Palin joins Arizona gov. to defend immigration law
By JONATHAN J. COOPER, Associated Press Writer
Jonathan J. Cooper, Associated Press Writer
24 mins ago
PHOENIX – As calls spread for an economic boycott of Arizona, the state's governor enlisted the help of former vice presidential candidate Sarah Palin on Saturday to defend a new law cracking down on illegal immigration.
Brewer and Palin blamed President Barack Obama for the state law, saying the measure is Arizona's attempt to enforce immigration laws because the federal government won't do it.
"It's time for Americans across this great country to stand up and say, 'We're all Arizonans now,'" Palin said. "And in clear unison we say, 'Mr. President: Do your job. Secure our border.'"
The former Alaska governor appeared with Brewer at a brief news conference on Saturday. The event launched a website that Brewer said was an effort to educate America about border security and discourage an economic boycott of the state.
The site, funded by Brewer's re-election campaign, shows pictures of Brewer and Palin and invites visitors to sign a petition opposing boycotts. It includes a list of politicians and organizations calling for the boycotts and asks visitors to call or e-mail to "let them know that you support Arizona."
"Our purpose today is to help the rest of the nation understand the crisis which confronts our state," Brewer said, citing the presence of human and drug smugglers.
The immigration law takes effect July 29 unless blocked by pending court challenges. It requires police enforcing another law to ask a person about his or her immigration status if there's "reasonable suspicion" that the person is in the country illegally. Being in the country illegally would become a state crime.
"I think for most American people the reaction to this would be, 'Why haven't the police already been doing that?'" Palin said.
Obama and foreign governments have condemned the law, which critics say will lead to racial profiling of Hispanics. Brewer on Saturday reiterated her assertion that profiling is illegal and will not be tolerated.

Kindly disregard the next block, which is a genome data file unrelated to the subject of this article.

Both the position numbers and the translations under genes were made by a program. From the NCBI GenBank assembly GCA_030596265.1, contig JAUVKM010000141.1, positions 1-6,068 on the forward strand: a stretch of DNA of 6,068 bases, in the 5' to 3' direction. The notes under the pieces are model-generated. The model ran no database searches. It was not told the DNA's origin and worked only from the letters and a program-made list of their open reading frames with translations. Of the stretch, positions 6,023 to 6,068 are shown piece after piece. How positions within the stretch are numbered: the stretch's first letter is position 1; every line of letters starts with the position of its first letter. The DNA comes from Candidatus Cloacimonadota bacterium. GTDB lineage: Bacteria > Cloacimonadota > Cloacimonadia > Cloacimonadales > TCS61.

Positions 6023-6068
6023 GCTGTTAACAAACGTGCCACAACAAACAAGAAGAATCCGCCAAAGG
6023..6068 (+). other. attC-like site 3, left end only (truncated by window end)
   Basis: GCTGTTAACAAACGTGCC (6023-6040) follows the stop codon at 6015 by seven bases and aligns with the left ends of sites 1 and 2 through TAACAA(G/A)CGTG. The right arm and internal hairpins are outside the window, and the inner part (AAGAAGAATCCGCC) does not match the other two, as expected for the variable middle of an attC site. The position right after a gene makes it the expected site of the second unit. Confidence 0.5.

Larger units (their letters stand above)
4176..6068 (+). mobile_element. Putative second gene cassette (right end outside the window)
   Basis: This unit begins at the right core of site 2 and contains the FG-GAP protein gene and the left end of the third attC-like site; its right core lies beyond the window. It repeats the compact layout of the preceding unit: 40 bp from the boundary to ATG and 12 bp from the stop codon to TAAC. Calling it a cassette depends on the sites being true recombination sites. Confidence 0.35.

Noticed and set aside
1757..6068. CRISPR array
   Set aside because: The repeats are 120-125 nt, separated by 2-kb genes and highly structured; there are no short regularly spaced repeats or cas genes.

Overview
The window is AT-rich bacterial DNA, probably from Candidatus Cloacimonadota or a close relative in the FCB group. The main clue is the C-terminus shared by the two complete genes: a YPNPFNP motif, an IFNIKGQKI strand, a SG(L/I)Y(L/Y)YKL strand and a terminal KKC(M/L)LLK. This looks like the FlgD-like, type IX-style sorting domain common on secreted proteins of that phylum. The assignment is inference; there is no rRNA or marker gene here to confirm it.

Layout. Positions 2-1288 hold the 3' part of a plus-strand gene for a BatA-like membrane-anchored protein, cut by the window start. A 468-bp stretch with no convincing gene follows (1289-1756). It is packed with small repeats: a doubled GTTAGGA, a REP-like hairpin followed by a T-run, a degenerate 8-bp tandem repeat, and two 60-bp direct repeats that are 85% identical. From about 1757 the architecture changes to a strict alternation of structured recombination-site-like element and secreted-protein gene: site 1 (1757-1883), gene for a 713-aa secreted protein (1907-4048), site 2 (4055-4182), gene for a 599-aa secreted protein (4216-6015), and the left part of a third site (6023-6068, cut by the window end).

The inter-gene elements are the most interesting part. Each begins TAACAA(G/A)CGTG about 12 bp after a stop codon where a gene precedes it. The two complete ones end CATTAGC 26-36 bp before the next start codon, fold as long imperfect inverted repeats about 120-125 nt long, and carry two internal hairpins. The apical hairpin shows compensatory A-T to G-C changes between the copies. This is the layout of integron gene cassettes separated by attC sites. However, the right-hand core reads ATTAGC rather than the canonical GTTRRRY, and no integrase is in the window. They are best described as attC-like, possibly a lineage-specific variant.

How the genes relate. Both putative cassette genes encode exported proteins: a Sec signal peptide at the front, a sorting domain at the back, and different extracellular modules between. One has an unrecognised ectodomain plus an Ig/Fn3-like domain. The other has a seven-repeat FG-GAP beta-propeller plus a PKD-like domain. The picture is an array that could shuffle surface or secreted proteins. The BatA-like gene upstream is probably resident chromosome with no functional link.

"Our president apparently considers it a wonderful opportunity to divide people along racial lines for his personal political convenience," Brewer said.
Brewer and Palin refused to say whether they'd support a guest worker program that would allow unskilled workers to temporarily work legally in the United States.
Palin is in Phoenix for a previously scheduled speech to a hunters group. She has defended the law on national television and spoken out against boycotts.
This week she railed against a suburban Chicago high school for skipping a girls' basketball tournament in Arizona because of concerns over the new law.
Palin said Wednesday night that people should help the Highland Park team get to Arizona even if the girls have to "go rogue."
Brewer automatically became governor last year after former Gov. Janet Napolitano was appointed U.S. Homeland Security secretary. She's found herself rapidly thrust into an international spotlight, the subject of ridicule on the left and praised by anti-illegal immigration activists on the right.
Arizona's law is considered the nation's toughest crackdown on illicit border crossers. It was pushed by illegal immigration hard-liners in the state Legislature, but Brewer has become the public face of the law since she signed it April 23.
Her decision to sign it, announced in a nationally televised press conference, has given Brewer traction in this year's crowded GOP primary for governor.
Some of Brewer's opponents say she's not a true conservative and have hit her hard for demanding a temporary increase in the state sales tax. Her campaign has seized on the immigration bill to bolster her conservative credentials.